The love for IPAs that craft beer consumers have shown has led American craft brewers to the Imperial IPA. A heftier version of the IPA, with double the amount of hops added, the Imperial IPA bears a higher alcohol content, but the increase in hops from the original IPA recipe gives it a more bitter taste and doesn’t bring the same malt flavors that barley wine does. A prominent hop aroma that can be derived from American, English and/or noble varieties, with some clean malty sweetness in the background. Most versions will be dry hopped and can have an additional resinous or grassy aroma, although this is not required. The adjective “Imperial” is arbitrary and simply implies a stronger version of an IPA; “double,” “strong,” “extra,” “IIPA,” “extreme,” or any other variety of adjectives all mean the same. Imperial IPAs will have an ABV of 7.5 – 10% and 60-100+ IBUs. Some awesome examples of an Imperial IPA are, Dogfish Head 90-minute IPA, Stone Ruination IPA, Sixpoint Resin, Founders Double Trouble, Sierra Nevada Torpedo, and Russian River’s Pliny the Elder. An addition to the Imperial IPA is the Triple IPA (think super hopped up barely-wine). This style will exceed an ABV of 10% and will most likely have IBUs exceeding 90. Hop presence will be in your face with pine, resin, citrus, and tropical flavors, and will have a higher malt backbone, with a sweeter finish. A few good example of this style would be Stone RuinTen, Alpine Brewing Exponential Hoppiness, Knee Deep Simtra Triple IPA, Founders Devil Dancer, Avery Maharaja or Dogfish Heads 120-minute.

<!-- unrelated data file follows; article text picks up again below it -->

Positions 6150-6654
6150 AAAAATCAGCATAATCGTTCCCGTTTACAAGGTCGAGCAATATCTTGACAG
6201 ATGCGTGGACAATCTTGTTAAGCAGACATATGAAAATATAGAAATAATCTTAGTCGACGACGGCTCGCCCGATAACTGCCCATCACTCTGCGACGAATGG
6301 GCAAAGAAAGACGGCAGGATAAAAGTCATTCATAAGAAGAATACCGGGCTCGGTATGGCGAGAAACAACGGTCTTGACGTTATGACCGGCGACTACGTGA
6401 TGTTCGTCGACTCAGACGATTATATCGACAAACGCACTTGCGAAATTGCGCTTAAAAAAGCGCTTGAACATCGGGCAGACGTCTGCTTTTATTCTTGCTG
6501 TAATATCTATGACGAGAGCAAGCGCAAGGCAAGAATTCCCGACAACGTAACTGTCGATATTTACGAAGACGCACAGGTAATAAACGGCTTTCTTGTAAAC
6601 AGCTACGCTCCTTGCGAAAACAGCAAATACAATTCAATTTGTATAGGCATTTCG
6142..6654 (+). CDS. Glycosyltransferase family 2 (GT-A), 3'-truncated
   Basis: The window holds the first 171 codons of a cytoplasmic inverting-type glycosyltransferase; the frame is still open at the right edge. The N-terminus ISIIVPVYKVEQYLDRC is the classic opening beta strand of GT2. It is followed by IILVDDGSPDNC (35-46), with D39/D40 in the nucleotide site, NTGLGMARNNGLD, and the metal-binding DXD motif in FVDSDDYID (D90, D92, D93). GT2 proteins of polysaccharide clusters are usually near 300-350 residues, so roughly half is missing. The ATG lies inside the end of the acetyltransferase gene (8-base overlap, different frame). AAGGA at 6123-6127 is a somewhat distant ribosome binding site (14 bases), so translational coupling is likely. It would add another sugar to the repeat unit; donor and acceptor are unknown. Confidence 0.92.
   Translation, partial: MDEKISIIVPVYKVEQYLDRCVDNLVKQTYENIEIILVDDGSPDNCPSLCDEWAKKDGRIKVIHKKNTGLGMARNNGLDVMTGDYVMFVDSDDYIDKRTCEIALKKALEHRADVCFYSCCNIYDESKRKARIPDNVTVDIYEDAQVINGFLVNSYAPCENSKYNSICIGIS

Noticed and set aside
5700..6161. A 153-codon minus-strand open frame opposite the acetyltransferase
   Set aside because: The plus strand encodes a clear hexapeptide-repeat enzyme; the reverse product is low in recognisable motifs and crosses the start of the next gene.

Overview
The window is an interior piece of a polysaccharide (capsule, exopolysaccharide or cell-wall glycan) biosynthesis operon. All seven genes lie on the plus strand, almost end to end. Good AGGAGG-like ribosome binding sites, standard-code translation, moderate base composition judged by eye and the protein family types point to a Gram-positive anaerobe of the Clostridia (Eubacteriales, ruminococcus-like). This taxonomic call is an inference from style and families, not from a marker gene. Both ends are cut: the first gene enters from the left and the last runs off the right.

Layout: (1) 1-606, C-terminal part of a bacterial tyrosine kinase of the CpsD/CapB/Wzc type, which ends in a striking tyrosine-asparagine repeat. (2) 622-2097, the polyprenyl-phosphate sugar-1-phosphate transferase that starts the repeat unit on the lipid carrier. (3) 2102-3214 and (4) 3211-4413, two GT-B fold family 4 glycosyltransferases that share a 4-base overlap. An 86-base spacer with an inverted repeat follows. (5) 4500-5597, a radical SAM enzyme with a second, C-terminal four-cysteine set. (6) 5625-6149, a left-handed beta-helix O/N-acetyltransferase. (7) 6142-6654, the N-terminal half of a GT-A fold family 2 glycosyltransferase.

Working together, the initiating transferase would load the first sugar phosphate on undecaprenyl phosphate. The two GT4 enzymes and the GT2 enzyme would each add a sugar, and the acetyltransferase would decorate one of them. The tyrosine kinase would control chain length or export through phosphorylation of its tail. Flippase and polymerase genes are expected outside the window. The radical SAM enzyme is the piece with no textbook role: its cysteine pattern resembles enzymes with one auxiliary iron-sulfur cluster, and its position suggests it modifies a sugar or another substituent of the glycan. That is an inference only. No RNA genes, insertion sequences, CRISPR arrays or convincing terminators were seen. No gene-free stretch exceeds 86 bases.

The last style we’ll touch base on is the New-England IPA, or NEIPA for short, and is just tuned differently from your west coast IPA. Emphasizing on hop aroma and flavor without brute bitterness, the New England IPA relies heavily on late hop additions to the kettle, and dry hopping techniques to deliver a bursting juicy, fruity hop experience. Since brewers rely on hop flavor coming from late additions to the kettle, you are left with a beer with virtually no bitterness to it, allowing the brewer to showcase the hop profile in its fullest form. The skillful balance of technique and ingredient selection, being left unfiltered, and often including the addition of wheat or oats for a softer mouthfeel, lends an alluring haze to this popular take on the American IPA. When you pour this beer style it will literally look (and sometimes even smell) like fresh squeezed orange juice. This style has almost no malt character, to lightly wheat-y, and grainy. Medium-high to a very high hop aroma and flavor are present. Carbonation is toned down when compared to other styles of IPA. Descriptors such as “juicy” are often used to describe the hop characteristics present in these beers. Hop aromas and flavors tend to be more tropical than citrusy, with notes of mango, papaya, bubblegum, peach, and pineapple. Some great examples of this style is Sam Adams New England IPA, Industrial Arts Wrench NEIPA, and Rusty Rail Fog Monster NEIPA.